Finn Timo Solonen – the driving force behind newish doom-death expositors Infirmum – has hit on a rather good formula with Walls of Sorrow.

Whilst the band is, unequivocally, operating within the doom-death arena, Solonen, who wrote all the songs (with assistance on arrangements from drummer Julius Lehtonen and Samu Oittinen, who recorded and mixed the album) sings and plays guitar too, has imbued each track with melody to such an extent that, gruff, semi-whispered vocals aside, you’d often have no idea you were listening to death metal at all.

Silence is pre-electronica Paradise Lost without the hobnail-booted misery, grandiose and dripping with pride, but there’s something almost otherworldly about the sound of this record that stops it from sounding merely like the work of a tribute act. Infirmum have emerged, on their debut full-length, fully formed and with their own sound which, although tipping it’s hat to the existing and well-established Gods of the genre, never actually sounds like it’s barefacedly stealing from any of them. That’s quite a hard trick to pull it off, but pull it off they have.

Consequently I think you’ll have a ball with the snails-pace doom of, erm, Doomed; Eastern-tinged lead guitars circle a classic Candlemass-styled riff, Lehtonen’s clever drum work underpinning it all and giving it the foundation it need to stop itself from collapsing under it’s own weight. ‘You are doomed!’ croaks our hero at the songs end, and I have to admit I am – doomed to be playing this song a lot over the coming weeks and months!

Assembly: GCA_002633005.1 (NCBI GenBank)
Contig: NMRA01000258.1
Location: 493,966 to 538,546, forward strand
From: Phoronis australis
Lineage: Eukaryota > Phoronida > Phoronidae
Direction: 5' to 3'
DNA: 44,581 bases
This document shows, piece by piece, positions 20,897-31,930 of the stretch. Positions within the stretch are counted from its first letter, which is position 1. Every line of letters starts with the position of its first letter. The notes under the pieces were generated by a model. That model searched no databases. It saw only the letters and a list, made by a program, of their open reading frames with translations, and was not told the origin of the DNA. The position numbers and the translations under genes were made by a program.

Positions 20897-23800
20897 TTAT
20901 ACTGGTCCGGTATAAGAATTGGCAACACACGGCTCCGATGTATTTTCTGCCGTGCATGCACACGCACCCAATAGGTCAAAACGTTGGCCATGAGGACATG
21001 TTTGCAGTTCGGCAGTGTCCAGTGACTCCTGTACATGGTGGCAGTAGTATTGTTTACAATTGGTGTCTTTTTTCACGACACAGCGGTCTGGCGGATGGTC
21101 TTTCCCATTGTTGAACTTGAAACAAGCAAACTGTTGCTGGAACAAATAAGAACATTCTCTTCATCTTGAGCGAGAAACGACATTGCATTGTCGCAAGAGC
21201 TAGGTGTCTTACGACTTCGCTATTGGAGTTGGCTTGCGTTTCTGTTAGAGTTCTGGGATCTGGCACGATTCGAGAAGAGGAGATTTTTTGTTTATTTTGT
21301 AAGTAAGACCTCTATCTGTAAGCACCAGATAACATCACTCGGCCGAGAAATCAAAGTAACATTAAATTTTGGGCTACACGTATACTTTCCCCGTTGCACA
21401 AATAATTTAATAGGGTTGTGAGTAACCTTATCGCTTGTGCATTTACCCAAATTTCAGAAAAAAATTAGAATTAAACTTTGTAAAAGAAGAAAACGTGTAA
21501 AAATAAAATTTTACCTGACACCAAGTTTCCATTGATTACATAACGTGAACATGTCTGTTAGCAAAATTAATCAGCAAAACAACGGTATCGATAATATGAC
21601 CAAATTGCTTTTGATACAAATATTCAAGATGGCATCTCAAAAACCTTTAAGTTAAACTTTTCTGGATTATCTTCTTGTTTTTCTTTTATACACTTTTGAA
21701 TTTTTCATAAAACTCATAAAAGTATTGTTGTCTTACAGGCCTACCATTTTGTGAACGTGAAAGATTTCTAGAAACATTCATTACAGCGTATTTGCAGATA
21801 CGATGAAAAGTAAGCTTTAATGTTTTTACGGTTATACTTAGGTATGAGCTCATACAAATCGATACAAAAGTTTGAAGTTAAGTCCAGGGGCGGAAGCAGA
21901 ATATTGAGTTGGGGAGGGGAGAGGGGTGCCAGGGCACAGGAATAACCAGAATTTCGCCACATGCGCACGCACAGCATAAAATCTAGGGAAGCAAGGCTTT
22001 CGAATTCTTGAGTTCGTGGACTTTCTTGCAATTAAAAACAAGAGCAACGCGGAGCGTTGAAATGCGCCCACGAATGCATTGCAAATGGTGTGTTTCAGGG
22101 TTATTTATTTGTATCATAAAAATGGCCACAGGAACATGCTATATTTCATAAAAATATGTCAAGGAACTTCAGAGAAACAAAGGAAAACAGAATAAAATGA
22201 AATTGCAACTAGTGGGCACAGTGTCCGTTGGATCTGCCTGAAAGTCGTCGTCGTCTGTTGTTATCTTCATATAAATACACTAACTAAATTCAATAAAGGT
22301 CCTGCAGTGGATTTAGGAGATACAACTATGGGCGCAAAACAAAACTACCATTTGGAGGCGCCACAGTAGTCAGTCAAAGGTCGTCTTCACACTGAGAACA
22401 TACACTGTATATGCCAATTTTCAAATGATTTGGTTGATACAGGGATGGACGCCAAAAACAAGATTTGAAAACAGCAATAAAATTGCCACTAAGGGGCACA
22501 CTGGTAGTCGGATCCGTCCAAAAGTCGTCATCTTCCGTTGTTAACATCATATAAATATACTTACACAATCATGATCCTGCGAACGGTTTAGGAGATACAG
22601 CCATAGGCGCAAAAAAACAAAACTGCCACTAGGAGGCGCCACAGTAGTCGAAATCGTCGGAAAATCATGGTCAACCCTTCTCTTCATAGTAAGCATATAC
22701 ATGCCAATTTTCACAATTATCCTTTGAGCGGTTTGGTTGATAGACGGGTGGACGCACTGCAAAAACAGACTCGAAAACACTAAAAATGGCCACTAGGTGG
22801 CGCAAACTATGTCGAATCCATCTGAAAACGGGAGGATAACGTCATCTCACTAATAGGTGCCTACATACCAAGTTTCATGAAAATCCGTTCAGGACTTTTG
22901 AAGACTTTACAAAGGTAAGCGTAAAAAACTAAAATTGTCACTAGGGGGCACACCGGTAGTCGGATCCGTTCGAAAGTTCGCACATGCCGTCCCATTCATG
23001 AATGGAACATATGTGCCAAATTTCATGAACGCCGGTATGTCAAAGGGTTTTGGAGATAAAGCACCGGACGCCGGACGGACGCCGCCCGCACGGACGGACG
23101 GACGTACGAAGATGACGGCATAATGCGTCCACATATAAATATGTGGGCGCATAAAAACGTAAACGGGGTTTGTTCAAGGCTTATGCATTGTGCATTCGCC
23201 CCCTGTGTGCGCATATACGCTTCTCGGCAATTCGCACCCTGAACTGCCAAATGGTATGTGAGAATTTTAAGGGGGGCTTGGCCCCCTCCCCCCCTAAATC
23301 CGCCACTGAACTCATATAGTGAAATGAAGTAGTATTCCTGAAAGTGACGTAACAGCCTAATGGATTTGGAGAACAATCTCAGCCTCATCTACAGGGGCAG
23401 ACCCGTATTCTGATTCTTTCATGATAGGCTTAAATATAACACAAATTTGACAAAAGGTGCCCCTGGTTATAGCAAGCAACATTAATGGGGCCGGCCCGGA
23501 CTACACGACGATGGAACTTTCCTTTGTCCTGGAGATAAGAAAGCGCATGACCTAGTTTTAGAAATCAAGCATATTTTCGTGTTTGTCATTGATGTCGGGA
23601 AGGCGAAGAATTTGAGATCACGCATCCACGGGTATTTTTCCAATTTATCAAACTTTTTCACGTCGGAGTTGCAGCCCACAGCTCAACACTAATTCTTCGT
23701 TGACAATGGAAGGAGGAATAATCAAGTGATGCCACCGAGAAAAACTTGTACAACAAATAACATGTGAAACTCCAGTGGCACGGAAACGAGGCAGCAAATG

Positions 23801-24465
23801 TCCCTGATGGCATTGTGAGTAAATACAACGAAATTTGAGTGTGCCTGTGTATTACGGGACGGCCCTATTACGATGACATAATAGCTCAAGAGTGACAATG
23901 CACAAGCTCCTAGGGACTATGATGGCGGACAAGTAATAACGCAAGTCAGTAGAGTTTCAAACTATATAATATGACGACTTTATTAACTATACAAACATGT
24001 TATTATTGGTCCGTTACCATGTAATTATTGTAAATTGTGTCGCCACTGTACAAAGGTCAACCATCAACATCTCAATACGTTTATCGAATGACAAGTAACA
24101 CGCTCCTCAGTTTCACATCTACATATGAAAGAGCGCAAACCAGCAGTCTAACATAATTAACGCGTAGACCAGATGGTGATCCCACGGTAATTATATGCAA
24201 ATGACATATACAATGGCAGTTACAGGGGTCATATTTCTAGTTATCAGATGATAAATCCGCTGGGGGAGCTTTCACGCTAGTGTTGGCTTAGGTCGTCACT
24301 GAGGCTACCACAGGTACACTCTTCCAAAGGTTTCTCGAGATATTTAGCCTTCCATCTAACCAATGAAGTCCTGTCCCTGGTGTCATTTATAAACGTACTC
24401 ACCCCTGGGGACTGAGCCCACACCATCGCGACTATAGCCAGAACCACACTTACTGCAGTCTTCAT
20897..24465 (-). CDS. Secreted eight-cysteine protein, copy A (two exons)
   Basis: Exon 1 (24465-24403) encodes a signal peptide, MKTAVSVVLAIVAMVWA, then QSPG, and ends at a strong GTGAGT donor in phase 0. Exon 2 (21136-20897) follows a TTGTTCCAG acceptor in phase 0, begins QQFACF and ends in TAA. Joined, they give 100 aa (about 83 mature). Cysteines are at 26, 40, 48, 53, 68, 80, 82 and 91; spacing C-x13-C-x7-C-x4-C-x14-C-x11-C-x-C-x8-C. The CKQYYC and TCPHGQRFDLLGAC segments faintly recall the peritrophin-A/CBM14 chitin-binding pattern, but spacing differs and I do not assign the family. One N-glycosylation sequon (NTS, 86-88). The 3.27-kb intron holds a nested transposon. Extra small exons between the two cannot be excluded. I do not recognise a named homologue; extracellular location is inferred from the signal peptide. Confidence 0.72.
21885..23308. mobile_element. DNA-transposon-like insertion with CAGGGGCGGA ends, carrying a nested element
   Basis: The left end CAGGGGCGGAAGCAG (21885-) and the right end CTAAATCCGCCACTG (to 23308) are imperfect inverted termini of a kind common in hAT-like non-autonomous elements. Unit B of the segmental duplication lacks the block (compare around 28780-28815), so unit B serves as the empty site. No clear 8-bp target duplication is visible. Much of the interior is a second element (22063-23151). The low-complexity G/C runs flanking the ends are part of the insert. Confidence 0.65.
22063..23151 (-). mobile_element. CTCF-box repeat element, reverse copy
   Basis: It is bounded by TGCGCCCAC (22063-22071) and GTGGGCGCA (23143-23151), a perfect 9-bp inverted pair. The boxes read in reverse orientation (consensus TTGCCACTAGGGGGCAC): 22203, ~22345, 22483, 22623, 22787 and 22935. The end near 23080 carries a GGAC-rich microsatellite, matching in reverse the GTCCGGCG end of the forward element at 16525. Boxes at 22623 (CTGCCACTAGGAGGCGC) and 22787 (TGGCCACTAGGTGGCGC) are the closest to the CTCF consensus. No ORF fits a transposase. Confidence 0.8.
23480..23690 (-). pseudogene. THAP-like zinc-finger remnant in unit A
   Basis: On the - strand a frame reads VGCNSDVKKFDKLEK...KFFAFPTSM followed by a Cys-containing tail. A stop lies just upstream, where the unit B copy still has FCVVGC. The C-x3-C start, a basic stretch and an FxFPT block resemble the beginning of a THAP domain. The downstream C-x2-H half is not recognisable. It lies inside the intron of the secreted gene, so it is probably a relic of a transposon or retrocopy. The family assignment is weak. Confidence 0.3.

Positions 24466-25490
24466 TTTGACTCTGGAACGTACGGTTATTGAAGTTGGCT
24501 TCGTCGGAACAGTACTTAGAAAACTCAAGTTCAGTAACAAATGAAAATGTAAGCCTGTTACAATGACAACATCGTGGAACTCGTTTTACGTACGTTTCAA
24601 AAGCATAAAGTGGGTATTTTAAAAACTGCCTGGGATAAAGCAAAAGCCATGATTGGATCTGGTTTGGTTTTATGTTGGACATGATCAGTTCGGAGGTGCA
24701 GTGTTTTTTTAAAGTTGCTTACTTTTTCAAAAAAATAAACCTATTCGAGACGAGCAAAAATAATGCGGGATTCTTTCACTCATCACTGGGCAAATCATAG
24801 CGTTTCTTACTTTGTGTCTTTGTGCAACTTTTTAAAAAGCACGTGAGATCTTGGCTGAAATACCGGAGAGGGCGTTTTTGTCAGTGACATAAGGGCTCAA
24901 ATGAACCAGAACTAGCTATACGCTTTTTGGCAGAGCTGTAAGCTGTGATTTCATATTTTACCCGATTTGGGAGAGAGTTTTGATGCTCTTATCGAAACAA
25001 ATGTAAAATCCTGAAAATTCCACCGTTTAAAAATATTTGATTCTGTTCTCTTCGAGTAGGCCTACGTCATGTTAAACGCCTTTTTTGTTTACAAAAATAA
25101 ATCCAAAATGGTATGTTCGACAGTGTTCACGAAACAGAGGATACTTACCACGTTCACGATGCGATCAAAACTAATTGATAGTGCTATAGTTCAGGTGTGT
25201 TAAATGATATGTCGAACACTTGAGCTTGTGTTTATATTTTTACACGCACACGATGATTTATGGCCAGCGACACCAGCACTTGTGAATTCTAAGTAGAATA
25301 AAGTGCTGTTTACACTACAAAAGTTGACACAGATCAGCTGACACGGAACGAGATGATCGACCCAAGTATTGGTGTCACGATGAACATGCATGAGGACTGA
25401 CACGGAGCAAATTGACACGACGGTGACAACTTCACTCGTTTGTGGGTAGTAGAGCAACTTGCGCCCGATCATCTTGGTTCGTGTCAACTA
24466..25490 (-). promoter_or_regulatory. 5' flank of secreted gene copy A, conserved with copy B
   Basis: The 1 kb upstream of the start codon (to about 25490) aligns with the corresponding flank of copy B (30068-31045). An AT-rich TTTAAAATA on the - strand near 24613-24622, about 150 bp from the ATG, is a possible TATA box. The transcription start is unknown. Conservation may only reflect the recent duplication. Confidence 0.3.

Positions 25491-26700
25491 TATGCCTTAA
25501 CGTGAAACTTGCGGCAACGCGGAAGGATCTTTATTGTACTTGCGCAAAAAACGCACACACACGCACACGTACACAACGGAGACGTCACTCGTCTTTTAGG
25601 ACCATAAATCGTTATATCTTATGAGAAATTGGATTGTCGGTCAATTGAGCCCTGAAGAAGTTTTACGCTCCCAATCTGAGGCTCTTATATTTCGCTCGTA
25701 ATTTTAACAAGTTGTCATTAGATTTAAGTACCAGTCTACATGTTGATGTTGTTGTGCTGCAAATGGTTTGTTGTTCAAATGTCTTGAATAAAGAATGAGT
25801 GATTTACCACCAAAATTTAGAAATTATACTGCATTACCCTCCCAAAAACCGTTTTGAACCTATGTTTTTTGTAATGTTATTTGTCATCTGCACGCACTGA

Wake Me is absolutely epic, that mix of lead and rhythm guitar again hitting paydirt early on, with Solonen’s angry Gollum slither of a voice only adding to the song’s sinister force and stygian feel. He’s added a female vocalist to the band’s number for subsequent work, and I have to say that I’m a bit worried about that as his underworld drawl is one of the things that reinforces Infirmum’s unique appeal in an already-saturated market. Add to that the ear for melody apparent almost everywhere and you get a the sort of terrible beauty that John Milton would have been proud of (that’s enough Paradise Lost allusions – Ed). Only time will tell.

Anyways, that’s a debate for the future. For the now, make sure you get this onto the top of your Christmas list if you’re a fan of classy, well executed doom/death.

Walls of Sorrow releases on December 18th.